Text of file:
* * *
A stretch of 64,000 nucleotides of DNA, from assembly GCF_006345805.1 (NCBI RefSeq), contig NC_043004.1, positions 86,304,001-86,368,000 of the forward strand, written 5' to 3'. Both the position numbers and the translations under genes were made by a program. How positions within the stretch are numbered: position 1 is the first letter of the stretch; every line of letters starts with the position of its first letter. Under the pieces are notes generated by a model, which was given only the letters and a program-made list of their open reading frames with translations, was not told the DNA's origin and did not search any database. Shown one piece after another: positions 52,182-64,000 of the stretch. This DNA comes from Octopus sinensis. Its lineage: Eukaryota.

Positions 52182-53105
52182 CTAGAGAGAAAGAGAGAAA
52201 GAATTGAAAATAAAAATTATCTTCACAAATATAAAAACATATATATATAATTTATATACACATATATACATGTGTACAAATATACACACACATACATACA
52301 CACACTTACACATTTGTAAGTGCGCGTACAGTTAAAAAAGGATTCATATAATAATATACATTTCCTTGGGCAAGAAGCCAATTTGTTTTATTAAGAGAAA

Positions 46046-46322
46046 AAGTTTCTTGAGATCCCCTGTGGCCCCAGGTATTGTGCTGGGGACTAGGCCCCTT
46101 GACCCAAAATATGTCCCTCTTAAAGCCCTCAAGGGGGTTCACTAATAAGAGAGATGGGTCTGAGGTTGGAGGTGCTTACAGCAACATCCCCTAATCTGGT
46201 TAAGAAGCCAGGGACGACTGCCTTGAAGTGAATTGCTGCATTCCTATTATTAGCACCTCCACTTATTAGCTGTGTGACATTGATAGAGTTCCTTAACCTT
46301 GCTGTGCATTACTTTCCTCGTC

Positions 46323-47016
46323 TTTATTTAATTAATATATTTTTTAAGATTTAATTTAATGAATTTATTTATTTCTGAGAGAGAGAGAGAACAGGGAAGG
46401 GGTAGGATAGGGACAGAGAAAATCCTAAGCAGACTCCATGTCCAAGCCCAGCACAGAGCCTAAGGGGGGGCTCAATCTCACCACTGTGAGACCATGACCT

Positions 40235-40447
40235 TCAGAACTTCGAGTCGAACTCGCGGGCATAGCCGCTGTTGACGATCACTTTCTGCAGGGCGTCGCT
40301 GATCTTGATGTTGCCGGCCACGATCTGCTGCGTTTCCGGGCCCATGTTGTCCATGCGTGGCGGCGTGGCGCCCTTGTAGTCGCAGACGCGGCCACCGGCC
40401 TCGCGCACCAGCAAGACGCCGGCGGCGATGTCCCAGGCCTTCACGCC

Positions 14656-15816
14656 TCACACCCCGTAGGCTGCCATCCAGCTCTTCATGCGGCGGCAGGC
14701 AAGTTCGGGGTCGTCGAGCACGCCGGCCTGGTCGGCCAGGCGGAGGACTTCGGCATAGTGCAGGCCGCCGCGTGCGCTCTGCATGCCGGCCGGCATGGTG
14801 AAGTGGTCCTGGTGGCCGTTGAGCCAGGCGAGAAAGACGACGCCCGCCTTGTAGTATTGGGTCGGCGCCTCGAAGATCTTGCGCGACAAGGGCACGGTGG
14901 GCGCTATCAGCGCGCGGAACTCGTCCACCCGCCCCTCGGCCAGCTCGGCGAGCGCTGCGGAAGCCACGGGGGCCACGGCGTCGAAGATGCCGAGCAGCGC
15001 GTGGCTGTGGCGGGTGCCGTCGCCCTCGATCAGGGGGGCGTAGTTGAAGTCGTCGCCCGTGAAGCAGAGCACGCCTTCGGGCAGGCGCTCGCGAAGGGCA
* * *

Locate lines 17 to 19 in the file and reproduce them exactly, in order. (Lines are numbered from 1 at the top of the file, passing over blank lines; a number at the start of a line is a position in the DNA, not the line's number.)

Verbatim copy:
40401 TCGCGCACCAGCAAGACGCCGGCGGCGATGTCCCAGGCCTTCACGCC

Positions 14656-15816
14656 TCACACCCCGTAGGCTGCCATCCAGCTCTTCATGCGGCGGCAGGC